On Wednesday F1 was greeted by the news that Marussia may have been saved at the last hour, with the team set to exit administration later this month.
On Thursday, however, that return was thrown into doubt as a request by the team, now running under it's entry name of Manor GP, to use modified 2014 cars at the beginning of the season was rejected by the Strategy Group.
With unanimous support required, the very first team asked to vote on the matter, Force India, voiced its opposition to the proposal meaning there was no need for the remaining teams to do so.
Force India's decision purely financial?
Their position has caused a major uproar among fans who believe their stance is purely financially based, following recent reports that the Silverstone-based team are also lacking funds, and that by denying Marussia's attempted comeback they will benefit from a part of the $30 million plus that the team would receive for finishing ninth in last year's Constructors' championship.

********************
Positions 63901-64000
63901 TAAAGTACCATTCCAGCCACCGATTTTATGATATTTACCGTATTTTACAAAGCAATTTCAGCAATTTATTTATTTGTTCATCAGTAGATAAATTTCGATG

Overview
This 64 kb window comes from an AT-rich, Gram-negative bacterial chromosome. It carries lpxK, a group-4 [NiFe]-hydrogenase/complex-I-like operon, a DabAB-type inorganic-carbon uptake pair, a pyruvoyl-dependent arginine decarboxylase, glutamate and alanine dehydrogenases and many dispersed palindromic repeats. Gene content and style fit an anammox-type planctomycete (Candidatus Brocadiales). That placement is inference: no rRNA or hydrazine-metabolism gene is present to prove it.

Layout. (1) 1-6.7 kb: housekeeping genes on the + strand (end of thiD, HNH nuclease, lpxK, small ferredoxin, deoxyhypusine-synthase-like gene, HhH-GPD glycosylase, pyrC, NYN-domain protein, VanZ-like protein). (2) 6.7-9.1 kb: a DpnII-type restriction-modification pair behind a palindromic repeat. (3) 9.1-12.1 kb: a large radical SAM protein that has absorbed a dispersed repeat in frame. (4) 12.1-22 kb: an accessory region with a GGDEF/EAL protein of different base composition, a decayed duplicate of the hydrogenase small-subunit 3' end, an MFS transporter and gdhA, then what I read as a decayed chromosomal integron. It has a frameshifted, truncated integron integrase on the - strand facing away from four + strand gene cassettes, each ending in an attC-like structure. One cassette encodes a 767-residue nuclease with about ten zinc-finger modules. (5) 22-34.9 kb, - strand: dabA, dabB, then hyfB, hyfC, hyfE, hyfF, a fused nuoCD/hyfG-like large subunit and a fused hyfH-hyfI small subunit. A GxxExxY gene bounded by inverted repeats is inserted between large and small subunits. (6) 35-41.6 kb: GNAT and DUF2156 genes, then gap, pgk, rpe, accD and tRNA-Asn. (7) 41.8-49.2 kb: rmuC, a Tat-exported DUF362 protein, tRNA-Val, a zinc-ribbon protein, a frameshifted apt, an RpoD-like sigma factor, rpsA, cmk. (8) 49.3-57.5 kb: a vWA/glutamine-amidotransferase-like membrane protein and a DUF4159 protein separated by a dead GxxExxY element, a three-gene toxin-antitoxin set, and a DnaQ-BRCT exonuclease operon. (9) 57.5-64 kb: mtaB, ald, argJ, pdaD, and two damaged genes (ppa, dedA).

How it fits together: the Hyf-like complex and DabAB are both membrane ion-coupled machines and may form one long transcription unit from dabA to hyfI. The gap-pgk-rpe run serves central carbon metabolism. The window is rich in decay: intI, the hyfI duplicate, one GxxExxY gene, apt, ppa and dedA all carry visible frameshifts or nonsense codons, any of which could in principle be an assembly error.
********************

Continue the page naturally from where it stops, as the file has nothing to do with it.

While deputy team boss Bob Fernley admitted there was a financial aspect to their decision, he insists that instead the key reason for rejecting Marussia's request was because he believed their application wasn't adequate.
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Manor application "lacked substance"
"During the meeting it emerged that there were compliance issues and that the application lacked substance," he told Autosport.
"Equally, the speculative application submitted contained no supporting documentation to reinforce the case for offering special dispensation.
"For example, no details were supplied of who the new owners would be or the operational structures that would be put in place.
"Given the lack of information, uncertain guarantees, and the speculative nature of the application, the decision was taken that it is better to focus on ensuring the continued participation of the remaining independent teams."
"Given the lack of information, uncertain guarantees, and the speculative nature of the application, the decision was taken that it is better to focus on ensuring the continued participation of the remaining independent teams"
Fernley later claimed that if Marussia was to re-apply and provide a more persuasive case to the them and the other teams then Force India's position might change.